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Philipp R. Semenchuk, Bo Elberling and Elisabeth J. Cooper Snow cover and extreme winter warming events control flower abundance of some, but not all species in high arctic Svalbard Ecology and Evolution 3

Version of Record online: 29 JUN 2013 | DOI: 10.1002/ece3.648

Thumbnail image of graphical abstract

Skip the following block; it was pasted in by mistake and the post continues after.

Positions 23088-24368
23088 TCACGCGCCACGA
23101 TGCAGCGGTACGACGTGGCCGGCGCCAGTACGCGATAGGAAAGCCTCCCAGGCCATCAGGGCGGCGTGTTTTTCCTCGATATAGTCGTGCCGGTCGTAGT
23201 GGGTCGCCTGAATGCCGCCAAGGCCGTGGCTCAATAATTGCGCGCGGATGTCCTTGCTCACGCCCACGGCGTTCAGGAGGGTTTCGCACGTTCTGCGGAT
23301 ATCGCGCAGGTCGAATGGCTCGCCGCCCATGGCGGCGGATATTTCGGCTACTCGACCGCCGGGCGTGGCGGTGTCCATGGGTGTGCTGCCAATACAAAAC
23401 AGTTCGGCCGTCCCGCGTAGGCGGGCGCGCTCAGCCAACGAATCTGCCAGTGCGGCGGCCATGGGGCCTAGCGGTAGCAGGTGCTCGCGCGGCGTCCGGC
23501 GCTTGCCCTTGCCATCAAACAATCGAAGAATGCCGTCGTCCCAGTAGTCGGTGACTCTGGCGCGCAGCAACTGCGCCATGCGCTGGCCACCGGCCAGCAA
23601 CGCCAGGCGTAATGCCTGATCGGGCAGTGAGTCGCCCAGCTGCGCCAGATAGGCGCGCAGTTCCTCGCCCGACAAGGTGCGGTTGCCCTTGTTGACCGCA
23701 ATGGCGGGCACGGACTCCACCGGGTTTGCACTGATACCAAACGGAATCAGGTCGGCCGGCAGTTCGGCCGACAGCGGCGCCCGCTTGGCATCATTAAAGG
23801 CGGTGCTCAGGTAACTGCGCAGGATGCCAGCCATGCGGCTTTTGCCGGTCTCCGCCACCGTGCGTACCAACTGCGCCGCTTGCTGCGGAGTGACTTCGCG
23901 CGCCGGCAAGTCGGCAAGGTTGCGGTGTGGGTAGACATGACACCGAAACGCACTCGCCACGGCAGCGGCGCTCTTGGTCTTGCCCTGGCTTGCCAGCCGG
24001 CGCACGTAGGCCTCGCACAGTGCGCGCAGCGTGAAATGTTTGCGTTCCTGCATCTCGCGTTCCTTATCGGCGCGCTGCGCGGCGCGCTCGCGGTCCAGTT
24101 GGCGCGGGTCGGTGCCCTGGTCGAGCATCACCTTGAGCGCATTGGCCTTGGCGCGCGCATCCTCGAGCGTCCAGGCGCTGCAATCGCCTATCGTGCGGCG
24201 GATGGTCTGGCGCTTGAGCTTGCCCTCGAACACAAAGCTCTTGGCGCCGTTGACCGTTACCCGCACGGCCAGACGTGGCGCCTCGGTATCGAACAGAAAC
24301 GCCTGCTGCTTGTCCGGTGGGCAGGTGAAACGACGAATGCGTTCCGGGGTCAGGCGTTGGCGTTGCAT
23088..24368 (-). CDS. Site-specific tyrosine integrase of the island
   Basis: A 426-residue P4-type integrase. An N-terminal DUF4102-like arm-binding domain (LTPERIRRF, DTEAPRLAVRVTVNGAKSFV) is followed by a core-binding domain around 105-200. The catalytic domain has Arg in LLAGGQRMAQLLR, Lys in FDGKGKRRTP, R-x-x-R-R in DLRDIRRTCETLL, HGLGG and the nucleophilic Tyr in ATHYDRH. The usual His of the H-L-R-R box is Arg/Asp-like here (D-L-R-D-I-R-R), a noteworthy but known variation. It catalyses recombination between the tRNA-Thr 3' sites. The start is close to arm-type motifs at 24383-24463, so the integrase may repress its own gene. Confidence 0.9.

Winter warming events, often occurring together with rain, can substantially remove snow cover and thereby expose plants to cold winter air. Depending on morphology, different parts of the plant can be directly exposed. On this picture, we see Dryas octopetala seed heads from the previous growing season protrude through the remaining ice layer after a warming event in early 2010. The rest of the plant, including meristems and flower primordia, are still somewhat protected by the ice. In the background we can see a patch of Cassiope tetragona protruding through the ice; in this case, the whole plant including flower primordia is exposed, which might be one reason why this species experienced a loss of flowers the following season. Photograph by Philipp Semenchuk.

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